Like a lot of us, it took Karen Paisley awhile to recognize that Neil Simon is a serious playwright.
Simon, a one-time TV comedy writer, became one of the hottest Broadway playwrights in the 1960s and ’70s with such box-office hits as “Barefoot in the Park,” “The Odd Couple,” “The Star-Spangled Girl” and “Plaza Suite,” all of which were adapted as movies, TV series or both.
The native New Yorker got rich with his penchant for memorable one-liners and his inexhaustible talent for mining Big Apple social dynamics and show-business for humor.
But along the way, he became more reflective and began producing a different kind of comedy — most notably his autobiographical trilogy, “Brighton Beach Memoirs,” “Biloxi Blues” and “Broadway Bound.”
In 1991 he unveiled a remarkable play, “Lost in Yonkers,” a family drama shot through with honest humor, told from the viewpoint of a couple of young brothers thrust into a picturesque, dysfunctional family by their debt-laden father.
For the first time they meet their stern grandmother, a developmentally challenged aunt and an uncle who may be a gangster. The piece claimed the Pulitzer Prize and the Tony Award for best play.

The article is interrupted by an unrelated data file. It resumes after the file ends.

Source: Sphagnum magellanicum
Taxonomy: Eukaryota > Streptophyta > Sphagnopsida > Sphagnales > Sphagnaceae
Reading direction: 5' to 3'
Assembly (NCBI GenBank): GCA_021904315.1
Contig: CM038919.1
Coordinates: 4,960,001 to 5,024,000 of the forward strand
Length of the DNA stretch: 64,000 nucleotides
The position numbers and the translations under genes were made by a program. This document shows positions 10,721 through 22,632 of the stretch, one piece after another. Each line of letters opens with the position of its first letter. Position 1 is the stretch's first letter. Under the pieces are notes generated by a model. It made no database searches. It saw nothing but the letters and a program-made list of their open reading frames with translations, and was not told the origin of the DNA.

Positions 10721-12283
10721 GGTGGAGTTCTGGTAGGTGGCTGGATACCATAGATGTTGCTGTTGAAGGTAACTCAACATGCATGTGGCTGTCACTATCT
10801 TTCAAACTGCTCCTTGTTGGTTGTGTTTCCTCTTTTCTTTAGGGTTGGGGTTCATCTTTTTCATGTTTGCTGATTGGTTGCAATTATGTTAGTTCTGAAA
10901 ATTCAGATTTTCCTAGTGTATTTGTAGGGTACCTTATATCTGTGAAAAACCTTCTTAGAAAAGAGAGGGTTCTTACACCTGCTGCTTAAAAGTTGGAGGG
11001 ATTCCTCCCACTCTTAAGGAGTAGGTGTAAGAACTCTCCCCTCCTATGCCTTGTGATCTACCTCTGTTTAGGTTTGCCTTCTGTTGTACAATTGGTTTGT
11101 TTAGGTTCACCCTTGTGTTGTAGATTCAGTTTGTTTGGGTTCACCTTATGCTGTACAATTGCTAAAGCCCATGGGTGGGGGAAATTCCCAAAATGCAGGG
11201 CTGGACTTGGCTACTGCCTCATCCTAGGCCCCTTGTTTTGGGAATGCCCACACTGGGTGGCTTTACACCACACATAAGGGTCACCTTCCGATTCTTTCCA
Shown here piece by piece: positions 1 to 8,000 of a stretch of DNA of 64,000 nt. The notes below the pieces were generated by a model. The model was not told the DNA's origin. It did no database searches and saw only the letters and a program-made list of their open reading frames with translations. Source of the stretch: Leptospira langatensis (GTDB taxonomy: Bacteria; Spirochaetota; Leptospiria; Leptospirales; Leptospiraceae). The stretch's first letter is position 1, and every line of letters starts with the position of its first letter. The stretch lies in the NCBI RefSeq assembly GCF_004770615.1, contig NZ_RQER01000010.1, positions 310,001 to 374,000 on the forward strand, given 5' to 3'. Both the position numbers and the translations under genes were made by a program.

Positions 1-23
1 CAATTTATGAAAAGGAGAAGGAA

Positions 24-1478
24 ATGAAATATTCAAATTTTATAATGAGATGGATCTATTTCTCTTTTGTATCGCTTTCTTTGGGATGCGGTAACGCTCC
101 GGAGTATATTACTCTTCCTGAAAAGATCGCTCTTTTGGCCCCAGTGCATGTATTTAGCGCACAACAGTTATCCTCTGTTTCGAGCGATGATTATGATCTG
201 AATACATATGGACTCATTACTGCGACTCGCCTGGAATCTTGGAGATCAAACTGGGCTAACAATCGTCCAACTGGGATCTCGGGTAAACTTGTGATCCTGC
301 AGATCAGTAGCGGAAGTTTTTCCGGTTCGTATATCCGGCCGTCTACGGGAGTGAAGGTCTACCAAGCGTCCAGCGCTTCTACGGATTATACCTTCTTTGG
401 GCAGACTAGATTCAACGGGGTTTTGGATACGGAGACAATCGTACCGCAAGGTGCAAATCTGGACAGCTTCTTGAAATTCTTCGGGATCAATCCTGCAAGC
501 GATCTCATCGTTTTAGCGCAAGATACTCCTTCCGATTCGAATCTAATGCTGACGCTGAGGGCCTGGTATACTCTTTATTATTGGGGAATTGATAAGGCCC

Set during World War II, “Yonkers” has the feel of autobiography, although Simon has said in interviews that it is not. And he once said that he was not trying to be particularly funny.
“‘Lost in Yonkers’ is an enormous success, but I thought I was writing the bleakest of plays,” Simon told an interviewer for the Paris Review. “What I liked about it was that I thought it was Dickensian — two young boys left in the hands of dreadful people. What I was afraid of was that I would hear words like melodrama.”
“I’m guilty, as many theater people are, of deciding that Neil Simon was just a lightweight playwright,” Paisley said.
After seeing a production of “Lost in Yonkers” years ago, she said she read several of his other plays and was impressed by his attention to character details.
“I decided maybe he’s much maligned,” she said. “Maybe in this country we don’t have as much respect for comedic playwrights.”
Paisley, the Metropolitan Ensemble Theatre’s artistic director, has chosen “Yonkers” to open the MET’s 10th anniversary season. It will be the company’s 50th production. It will be the 17th MET show for actress Marilyn Lynch, who plays the grandmother, and the 20th MET production for stage manager Tony Beasley.
In addition to Lynch, the cast includes Bonnie Griffin as Aunt Bella, Scott Cox as Uncle Louie and, as the brothers, Zack and Whitaker Hoar (brothers in real life). Chris Gleeson plays the boys’ father and Brie Henderson appears as Aunt Gert.
“This is a great play,” Paisley said. “Simon is taking a serious situation and helping us find the laughter in it. But when you look at the issues he’s dealing with, there’s a reason this won the Pulitzer Prize.”